Usually cars in films are a background detail. Occasionally they have a more important role.
For the 1983 cinematographic production “National Lampoon’s Vacation”, a Ford LTD Country Squire was transformed into a Wagon Queen Family Truckster. The production designers could almost have taken a stock car as it was, so grotesque had some American vehicles become by the time the film was in production.
The producers of the hit comedy probably had this kind of thing in mind:
What makes the Vacation car a little different from other movie cars is that it isn’t merely a detail. That makes it more like James Bond´s cars, the Batmobile or Christine in the cinematic adaptation of Stephen King’s novel. As always, what is once the subject of criticism can come back into favour. The vinyl-covered estate cars of the 1970’s and 1980’s are now viewed with nostalgic affection, much as Victorian architecture now is. A car like this is highly likely to fetch a good price:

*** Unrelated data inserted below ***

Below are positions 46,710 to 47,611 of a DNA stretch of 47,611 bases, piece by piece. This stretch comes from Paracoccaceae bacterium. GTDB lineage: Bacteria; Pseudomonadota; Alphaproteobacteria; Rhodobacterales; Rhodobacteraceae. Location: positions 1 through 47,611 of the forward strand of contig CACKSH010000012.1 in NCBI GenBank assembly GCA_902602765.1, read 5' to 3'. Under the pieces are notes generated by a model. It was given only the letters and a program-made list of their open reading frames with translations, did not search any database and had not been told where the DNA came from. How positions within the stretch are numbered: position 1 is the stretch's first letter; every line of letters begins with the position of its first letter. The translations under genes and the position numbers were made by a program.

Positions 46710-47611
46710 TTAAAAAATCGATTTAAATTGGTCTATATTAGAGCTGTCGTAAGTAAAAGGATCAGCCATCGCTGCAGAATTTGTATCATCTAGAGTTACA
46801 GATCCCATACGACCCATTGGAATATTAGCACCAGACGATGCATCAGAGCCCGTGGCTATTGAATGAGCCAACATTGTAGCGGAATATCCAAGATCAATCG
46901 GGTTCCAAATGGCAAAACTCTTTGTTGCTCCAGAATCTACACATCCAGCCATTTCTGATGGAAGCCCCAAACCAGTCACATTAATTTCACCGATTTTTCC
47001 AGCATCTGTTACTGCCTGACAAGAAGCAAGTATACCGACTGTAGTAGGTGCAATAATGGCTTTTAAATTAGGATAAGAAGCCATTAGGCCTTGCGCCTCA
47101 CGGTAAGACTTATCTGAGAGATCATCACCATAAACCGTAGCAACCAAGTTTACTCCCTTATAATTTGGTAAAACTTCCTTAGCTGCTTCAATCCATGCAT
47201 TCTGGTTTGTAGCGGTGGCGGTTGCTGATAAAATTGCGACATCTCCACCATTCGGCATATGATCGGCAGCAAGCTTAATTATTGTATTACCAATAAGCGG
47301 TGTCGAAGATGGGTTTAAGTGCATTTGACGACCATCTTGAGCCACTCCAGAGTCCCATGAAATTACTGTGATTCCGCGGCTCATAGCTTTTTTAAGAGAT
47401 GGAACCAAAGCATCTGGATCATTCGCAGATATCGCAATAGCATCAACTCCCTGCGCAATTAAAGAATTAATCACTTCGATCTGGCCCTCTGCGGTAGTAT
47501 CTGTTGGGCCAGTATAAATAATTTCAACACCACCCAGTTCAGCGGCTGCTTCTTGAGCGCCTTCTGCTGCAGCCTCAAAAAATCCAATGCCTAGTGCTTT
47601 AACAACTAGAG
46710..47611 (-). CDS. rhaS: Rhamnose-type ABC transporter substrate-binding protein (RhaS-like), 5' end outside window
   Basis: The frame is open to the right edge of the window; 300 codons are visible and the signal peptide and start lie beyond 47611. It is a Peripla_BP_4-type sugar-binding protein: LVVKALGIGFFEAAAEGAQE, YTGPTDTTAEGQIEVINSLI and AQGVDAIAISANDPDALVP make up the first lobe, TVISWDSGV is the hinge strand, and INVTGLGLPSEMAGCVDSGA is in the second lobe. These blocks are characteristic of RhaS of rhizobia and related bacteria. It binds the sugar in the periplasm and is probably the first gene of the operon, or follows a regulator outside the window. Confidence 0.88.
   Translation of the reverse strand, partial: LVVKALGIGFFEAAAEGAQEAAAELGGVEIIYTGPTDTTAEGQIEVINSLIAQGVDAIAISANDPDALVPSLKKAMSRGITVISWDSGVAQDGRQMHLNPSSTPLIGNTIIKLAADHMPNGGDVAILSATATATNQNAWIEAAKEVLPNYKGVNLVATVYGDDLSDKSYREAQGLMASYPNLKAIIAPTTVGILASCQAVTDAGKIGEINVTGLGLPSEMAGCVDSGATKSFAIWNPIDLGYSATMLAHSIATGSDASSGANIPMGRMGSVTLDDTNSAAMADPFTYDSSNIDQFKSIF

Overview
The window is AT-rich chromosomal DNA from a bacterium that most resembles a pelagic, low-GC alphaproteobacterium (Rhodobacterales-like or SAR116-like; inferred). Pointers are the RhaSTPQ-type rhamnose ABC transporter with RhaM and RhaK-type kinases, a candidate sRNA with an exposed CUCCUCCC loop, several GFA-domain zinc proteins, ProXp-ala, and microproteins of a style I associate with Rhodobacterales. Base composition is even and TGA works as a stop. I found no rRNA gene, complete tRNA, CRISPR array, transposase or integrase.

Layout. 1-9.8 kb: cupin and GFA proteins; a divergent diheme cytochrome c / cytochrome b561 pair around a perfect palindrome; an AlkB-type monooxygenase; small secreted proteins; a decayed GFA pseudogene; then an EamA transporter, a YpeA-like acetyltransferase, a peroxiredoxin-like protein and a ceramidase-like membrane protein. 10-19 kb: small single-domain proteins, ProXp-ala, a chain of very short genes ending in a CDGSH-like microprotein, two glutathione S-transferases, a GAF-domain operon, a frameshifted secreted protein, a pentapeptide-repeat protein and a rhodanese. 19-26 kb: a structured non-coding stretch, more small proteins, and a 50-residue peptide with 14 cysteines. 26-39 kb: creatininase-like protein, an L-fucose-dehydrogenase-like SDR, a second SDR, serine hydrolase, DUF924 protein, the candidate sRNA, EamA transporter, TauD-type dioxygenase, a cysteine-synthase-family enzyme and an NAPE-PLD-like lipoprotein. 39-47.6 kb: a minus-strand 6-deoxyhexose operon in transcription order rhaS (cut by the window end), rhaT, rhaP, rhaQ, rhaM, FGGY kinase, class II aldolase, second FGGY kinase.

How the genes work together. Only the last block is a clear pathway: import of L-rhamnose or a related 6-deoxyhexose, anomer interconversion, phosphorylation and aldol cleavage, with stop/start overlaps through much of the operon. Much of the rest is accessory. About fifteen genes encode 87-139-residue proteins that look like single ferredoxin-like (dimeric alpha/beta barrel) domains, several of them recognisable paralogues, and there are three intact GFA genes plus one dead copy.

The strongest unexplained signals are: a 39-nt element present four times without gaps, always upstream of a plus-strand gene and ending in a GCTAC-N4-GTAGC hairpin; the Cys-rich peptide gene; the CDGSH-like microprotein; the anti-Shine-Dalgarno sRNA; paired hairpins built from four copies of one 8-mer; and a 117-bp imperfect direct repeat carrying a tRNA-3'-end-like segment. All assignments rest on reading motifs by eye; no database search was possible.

The interesting thing is that the shaky aesthetic judgements that take one to faking wood-panelled estate cars are still with us. The modern equivalent is the use of carbon-fibre effect appliqués both inside and outside cars. And even if real stone is being used, Bentley will offer customers veneer that signals kitchen work surfaces and ceremonial architecture. It is even more semantically inappropriate than the vinyl that at least nodded to a historic use of wood on car bodies.